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There are several ways of classifying vulnerabilities. Classification by “Software Development Lifecycle (SDLC) Phase strives to provide attack and vulnerabilities when they are introduced in the software life cycle” (Meunier, n.d, pp. 2-3).
Software development has six phases, and hackers can introduce threats at any point. In some cases, vulnerabilities may result from the failure of the algorithm in the design phase. It could also take place due to failure in the implementation procedures. Hence, attackers can introduce vulnerabilities at any phase in these processes of the software development life cycle.
Another classification of vulnerability class refers to “design, implementation and configuration vulnerabilities” (Meunier, n.d, p. 2). Vulnerabilities that result from configuration do not have major impacts. They occur during operation and maintenance. Engineers can easily fix them if they review the design and implementation stages.
Operation and maintenance phases could introduce vulnerabilities in different ways during the software development life cycle. Any vulnerability that attackers introduce in the software during operations becomes an “issue of configuration. However, some forms of vulnerabilities may occur due to “interactions with an unexpected or changing environment, including other installed software and operating system version, kernel modules and libraries, or unexpected or virtual hardware” (Meunier, n.d, p. 3).
Some forms of vulnerabilities take place during “system maintenance, particularly when fixing bugs or improving functionalities of software” (Meunier, n.d, p. 3).
Software development life cycle has provided five classes of main vulnerabilities as “analysis, design, implementation, deployment, and maintenance” (Meunier, n.d, p. 3).
Organizations have used secure software life cycle techniques and tools to protect against some of the specific types of attacks and vulnerabilities. The most effective approach, which organizations have used, is ‘closing the door’ (Internet Security Systems, Inc., 2005, p. 3). In this context, the software developer who brought vulnerabilities in the system must address the problem by issuing an effective solution that must eliminate the vulnerability. However, the challenge is that end users may not gain access to the released patch immediately. Meanwhile, the vulnerabilities would continue with massive damages. The use of patches could be time-consuming while other available approaches may be effective. This approach works in the maintenance phase of software development.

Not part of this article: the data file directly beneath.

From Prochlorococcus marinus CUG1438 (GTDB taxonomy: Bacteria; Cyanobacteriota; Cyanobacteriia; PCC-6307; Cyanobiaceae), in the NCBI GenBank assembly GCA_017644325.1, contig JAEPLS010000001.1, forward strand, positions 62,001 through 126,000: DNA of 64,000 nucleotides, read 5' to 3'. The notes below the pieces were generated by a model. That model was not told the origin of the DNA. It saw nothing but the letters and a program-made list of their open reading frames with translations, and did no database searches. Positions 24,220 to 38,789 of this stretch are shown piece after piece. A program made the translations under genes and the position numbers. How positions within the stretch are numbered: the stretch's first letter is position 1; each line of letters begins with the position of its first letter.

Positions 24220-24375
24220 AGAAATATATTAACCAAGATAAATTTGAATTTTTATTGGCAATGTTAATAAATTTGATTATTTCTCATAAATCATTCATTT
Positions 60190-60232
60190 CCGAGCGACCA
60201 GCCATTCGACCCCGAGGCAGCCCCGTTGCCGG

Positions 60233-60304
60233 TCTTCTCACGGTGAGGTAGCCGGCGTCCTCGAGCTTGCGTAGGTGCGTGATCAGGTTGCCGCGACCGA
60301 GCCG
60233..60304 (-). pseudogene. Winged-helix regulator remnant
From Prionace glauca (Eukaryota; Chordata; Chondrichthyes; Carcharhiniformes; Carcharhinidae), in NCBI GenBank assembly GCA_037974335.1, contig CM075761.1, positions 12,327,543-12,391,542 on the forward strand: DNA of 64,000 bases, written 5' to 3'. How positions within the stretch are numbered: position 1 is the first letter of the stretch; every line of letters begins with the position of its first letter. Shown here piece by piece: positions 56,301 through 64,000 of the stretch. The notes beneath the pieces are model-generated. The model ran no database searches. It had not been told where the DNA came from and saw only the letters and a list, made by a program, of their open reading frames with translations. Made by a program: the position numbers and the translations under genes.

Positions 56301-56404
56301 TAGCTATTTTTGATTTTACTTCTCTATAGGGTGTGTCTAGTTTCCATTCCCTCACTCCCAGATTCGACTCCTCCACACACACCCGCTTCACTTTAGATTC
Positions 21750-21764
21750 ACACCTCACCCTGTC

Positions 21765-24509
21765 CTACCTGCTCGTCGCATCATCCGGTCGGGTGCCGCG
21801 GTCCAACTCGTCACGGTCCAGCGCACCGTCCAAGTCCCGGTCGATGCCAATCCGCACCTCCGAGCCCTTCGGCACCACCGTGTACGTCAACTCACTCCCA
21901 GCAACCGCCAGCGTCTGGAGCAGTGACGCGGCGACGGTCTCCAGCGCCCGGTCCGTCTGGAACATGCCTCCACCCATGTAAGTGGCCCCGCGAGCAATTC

Another approach is shielding the vulnerability. This aims at eliminating the vulnerabilities. Hence, one may not wait for the vulnerability to cause damage before reacting. In this case, the developer will block the attack from taking place during the software development life cycle. Vendors have the ability to prevent all potential exploits before even classifying or knowing all about the exploit. This is an effective approach because it is not reactive, but rather a proactive approach of dealing with vulnerabilities in the product development life cycle.
Finally, some organizations react to threats or exploits. They must identify the vulnerability and then write its signature. This method is a reactive approach for managing vulnerabilities, which could only be “effective from the time the signature is first added to the antivirus signature database until the patch (to “close the door”) can be applied” (Internet Security Systems, Inc., 2005, p. 4).
While organizations have used secure software life cycle techniques to manage vulnerabilities, they still experience vulnerabilities, which could cause severe damages. On the other hand, other organizations have managed to reduce vulnerability exploits through various techniques. For instance, Microsoft has developed Microsoft Security Development Lifecycle (SDL). The SDL is a technique that Microsoft uses to “reduce the number and severity of vulnerabilities in its products” (Swigart and Campbell, 2009, p. 1). This indicates that many firms have serious challenges with software vulnerabilities. As a result, they must constantly work on new possibilities of dealing with vulnerabilities in their products. In fact, Microsoft shows that approaches to vulnerabilities in software development have evolved because they must review SDL twice a year.
Organizations must focus on secure software development processes in order to reduce cases of vulnerabilities. This is what Microsoft aims to achieve through its SDL approach. Software vendors should upgrade their approaches to reducing vulnerabilities and incorporate “new best practices in a timely fashion, while keeping the rate of change low enough that product teams can stay in sync with their models for reducing vulnerabilities” (Swigart and Campbell, 2009, p. 1).
Software developers should also review their products against what security researchers have used in their systems to discover new vulnerabilities. In this respect, they must work hard to discover software vulnerabilities from the source code before hackers do so. Source code can allow researchers to understand behaviors and determine the present vulnerabilities.
Researchers and developers should also conduct “fuzz testing or stress testing” in order to discover vulnerabilities.
Internet Security Systems, Inc. (2005). The Lifecycle of a Vulnerability – An ISS Whitepaper. Atlanta, GA: ISS.
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Meunier, P. (n.d). Classes of Vulnerabilities and Attacks. Web.
Swigart, S., and Campbell, S. (2009). Evolution of the Microsoft Security Development Lifecycle. SDL Series Article, (7), 1-8.